Ke Asapkoyan2u

14 Jun 2011


KUCHING: Would the once mighty Parti Bansa Dayak Sarawak (PBDS) ever see the light of day again?

It has been 15 months since a group of loyal PBDS members submitted an application for the formation of Parti Bansa Dayak Sarawak Baru (PBDS Baru) but so far no news has been heard from the Registrar of Societies (ROS) headquarters in Putrajaya regarding the application.

PBDS Baru pro-tem chairman Louis Jaraw who had hoped that the registration would materialise before the last state election, is now pinning his hope that PBDS Baru would eventually be established regardless of when.

“I’m not sure about the reason and why it takes so long. We have not received any news on the application’s status. When we submitted our application on March 26, 2010, there was no problem from the state ROS. It is now pending at its headquarters.

“We are hoping for positive feedback and the green light so that we can move our machinery and bring PBDS Baru to new heights,” stated Jaraw,

who is a practising lawyer based in Sibu, when contacted by The Borneo Post yesterday.

He also disclosed that the pro-tem committee chose PBDS Baru as its new name following a move by West Malaysian based party Umno to re-establish the party as Umno Baru when it was declared an unlawful society in 1987 following an internal conflict between its ‘Team A’ led by Tun Dr Mahathir Mohamed and ‘Team B’ by Tengku Razaleigh Hamzah.

Mahathir then formed Umno Baru with its leadership comprised entirely of ‘Team A’. Umno Baru in turn decided that the word ‘Baru’ was superfluous, and officially dropped it from its name, in effect claiming to be the true successor to Umno instead of Razaleigh’s party, which would eventually call itself Semangat 46.

Jaraw explained that PBDS Baru would do the same considering the precedent set by Umno.

In addition, he mentioned that the idea to form PBDS Baru was based on a finding from a statewide survey, which revealed that many former PBDS members who remained partyless had requested for the formation of a new PBDS.

“Many had enquired if PBDS would ever be reinstated or would there be a new PBDS-like party. Surprisingly, there are still many old members who remain loyal and younger generations who are eager to continue the struggle of PBDS for the Dayaks,” he continued.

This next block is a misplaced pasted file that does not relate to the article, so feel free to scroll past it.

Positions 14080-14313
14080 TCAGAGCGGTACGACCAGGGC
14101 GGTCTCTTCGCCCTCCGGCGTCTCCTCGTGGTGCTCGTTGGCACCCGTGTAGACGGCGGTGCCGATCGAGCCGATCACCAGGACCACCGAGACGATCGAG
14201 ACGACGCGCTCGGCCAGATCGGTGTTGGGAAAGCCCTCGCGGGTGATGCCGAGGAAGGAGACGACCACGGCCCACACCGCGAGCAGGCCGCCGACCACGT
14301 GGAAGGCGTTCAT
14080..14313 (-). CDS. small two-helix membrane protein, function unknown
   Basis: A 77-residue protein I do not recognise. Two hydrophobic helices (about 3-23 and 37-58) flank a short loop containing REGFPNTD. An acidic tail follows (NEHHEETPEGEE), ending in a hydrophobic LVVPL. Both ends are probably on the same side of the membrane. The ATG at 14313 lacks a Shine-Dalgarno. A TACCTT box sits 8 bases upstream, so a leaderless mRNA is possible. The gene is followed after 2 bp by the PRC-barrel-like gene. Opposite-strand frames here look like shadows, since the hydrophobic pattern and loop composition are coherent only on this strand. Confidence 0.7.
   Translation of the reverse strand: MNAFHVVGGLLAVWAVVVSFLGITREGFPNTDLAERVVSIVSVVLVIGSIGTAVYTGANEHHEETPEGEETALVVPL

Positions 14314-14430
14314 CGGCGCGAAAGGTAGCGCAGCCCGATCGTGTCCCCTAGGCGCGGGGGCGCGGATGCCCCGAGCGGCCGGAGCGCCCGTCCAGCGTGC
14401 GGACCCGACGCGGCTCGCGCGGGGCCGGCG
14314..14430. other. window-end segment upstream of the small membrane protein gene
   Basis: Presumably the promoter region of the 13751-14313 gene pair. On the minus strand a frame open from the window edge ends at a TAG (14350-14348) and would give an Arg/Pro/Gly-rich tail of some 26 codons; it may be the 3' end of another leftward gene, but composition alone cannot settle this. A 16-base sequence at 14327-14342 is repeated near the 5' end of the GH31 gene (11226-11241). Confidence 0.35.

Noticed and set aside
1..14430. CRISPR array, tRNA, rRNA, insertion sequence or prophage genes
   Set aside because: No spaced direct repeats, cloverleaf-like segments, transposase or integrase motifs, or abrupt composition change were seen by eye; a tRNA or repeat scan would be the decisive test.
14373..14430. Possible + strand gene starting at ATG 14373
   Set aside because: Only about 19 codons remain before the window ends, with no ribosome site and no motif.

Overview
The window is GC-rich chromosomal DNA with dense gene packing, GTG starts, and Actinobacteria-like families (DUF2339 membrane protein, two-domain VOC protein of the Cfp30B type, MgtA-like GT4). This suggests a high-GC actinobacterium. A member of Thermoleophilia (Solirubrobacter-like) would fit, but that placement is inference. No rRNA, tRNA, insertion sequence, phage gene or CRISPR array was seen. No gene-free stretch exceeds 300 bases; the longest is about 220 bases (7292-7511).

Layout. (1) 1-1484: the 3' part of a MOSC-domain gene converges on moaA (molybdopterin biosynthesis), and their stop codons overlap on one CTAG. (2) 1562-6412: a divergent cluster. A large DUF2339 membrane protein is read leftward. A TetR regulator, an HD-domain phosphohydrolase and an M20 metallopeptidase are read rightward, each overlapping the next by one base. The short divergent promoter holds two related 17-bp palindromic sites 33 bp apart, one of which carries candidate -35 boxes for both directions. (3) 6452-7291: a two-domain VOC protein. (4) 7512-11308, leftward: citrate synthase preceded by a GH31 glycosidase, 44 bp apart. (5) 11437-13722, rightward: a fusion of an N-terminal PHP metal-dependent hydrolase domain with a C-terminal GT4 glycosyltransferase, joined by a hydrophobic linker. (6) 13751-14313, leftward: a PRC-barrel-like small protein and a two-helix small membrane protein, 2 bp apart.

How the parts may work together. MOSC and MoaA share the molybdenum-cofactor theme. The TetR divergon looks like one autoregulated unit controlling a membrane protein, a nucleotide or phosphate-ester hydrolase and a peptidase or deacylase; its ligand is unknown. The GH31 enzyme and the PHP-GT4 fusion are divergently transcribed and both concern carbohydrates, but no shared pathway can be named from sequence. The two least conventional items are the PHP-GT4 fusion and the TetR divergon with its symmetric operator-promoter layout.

When asked whether PBDS Baru would focus solely on the struggle of the Dayaks, Jaraw mentioned that it would continue its struggle for those defined as Dayaks.

He explained that the word ‘Dayak’ under Article XXIII of the constitution of the proposed Parti Bansa Dayak Sarawak Baru was defined as ‘people’.

As such, in the context of this constitution, the word ‘Dayak’ would include all Malaysians born or domiciled in the state of Sarawak.

It was also understood that a senior executive of an international company operating here, James Jalai is the pro-tem secretary-general.

Jaraw however did not disclose who would be the main figures behind PBDS Baru, such as its advisors, other committees and so on, leaving the guessing game open.

Fast backward, PBDS was established in 1983 by Tan Sri Datuk Amar Dr Leo Moggie, seceding from Sarawak National Party (SNAP).

The height of PBDS struggle came in the snap 1987 state election called by Chief Minister Pehin Sri Abdul Taib Mahmud following a political crisis in the state dubbed ‘Ming Court Affair’.

In the election, PBDS managed to win 15 seats while another opposition party Permas captured five.

The Barisan Nasional coalition narrowly won by eight seats when it captured 28 out of the then 48 seats in the State Legislative Assembly.

Later on, eight elected PBDS assemblymen defected to the BN coalition, decreasing its original 15 seats to seven.

PBDS remained in the opposition until it was re-admitted into the state BN coalition in 1994.

PBDS was deregistered on Dec 5, 2003 but reinstated on March 9, the following year, only to be deregistered again on Oct 21, 2004.

The party has been dissolved since.

Former PBDS leaders who were aligned to Tan Sri Dr James Masing formed Parti Rakyat Sarawak, which was approved by the ROS and duly accepted into Barisan Nasional on the very day PBDS was deregistered in 2004.


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